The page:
Friday, May 29, 2015
Our peeling skins: on friendship and the Everlasting
I'm drawn to them as I am to birch trees with their peeling skins, this handful of women in my life.
These ones whose roots are mostly hidden deep under the earth, in love's sacred soil, and in part, erupting above ground where feet can tread their coiled arches.
These ones who have drunk the sky's tears to the dregs, tasted the abundance of grace, and who have waited, are waiting still, in months and years of drought.
These ones who have known the battering of winds, the pelting of rain, the tearing of branches, the toll of seasons, and still remain.
Their skins map lives of varied, exquisite textures. Gnarled knots, beauty marks of pain, of loss, of heartache, full of mysteries untold. Strips of bark, peeling back in layer upon layer of weathered parchment, reveal stories in scripts of flesh, falling to the earth. These layers exposed leave behind silken spaces, of soul and courage, open to the elements of life.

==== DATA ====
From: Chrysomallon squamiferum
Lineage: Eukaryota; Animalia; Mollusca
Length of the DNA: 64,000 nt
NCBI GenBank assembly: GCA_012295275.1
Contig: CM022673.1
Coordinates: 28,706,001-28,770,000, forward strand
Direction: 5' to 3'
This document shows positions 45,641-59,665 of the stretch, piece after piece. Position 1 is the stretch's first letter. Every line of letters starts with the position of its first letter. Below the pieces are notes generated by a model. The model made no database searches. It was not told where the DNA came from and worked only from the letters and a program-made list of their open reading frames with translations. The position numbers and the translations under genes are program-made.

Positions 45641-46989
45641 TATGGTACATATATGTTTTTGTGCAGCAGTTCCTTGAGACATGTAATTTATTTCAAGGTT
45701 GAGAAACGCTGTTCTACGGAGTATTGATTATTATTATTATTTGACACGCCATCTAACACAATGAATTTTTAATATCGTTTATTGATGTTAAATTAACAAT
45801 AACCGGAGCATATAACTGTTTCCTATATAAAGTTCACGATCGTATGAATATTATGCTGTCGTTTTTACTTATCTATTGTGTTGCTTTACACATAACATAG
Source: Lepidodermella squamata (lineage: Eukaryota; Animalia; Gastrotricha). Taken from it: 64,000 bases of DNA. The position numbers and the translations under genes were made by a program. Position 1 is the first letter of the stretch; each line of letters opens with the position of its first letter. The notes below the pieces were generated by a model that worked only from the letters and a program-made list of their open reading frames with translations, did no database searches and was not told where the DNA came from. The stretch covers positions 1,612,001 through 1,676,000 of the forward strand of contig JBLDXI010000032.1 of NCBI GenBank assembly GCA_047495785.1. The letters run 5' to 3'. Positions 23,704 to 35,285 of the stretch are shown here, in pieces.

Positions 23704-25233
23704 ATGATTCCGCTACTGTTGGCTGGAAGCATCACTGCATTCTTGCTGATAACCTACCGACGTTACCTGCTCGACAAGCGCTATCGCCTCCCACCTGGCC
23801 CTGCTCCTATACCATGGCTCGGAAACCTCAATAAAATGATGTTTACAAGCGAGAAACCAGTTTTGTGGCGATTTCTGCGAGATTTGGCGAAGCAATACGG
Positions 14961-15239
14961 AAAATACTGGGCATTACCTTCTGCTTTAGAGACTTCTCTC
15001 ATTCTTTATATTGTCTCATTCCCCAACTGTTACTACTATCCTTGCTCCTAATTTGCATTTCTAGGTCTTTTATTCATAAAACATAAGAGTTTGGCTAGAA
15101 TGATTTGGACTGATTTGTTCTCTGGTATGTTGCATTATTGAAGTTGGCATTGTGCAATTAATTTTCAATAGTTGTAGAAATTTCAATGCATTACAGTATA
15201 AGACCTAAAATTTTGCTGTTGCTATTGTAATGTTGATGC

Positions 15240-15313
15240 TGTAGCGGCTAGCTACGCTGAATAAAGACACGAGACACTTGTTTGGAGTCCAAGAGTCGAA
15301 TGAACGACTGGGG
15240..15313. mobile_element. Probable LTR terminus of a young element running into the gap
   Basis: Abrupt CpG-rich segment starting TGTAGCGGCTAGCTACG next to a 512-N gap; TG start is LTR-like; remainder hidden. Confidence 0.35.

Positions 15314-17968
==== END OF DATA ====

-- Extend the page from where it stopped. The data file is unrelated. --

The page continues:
How I love their scars, their invitations to pause. To behold. To trace the rough and smooth with my fingers and linger in the presence of redemption-in-the-making.
They are reaching toward the sun and tucking into shadowed places. Straight-backed in parts, bent and twisted in others. They give birth to leaves and buds, shelter to birds and all manner of creatures, and spread their arms out to me.
I come as I am to these women and I am known and loved in all my bare and peeling skin. We read each others' fallen parchments in holy hush, with tears and fits of laughter, without judgment. We gently hold up the broken branches and call out the beauty of scars and, at the end of the day, stand a bit stronger in the darkening night.
These women, as these trees, carry the scent of the Everlasting.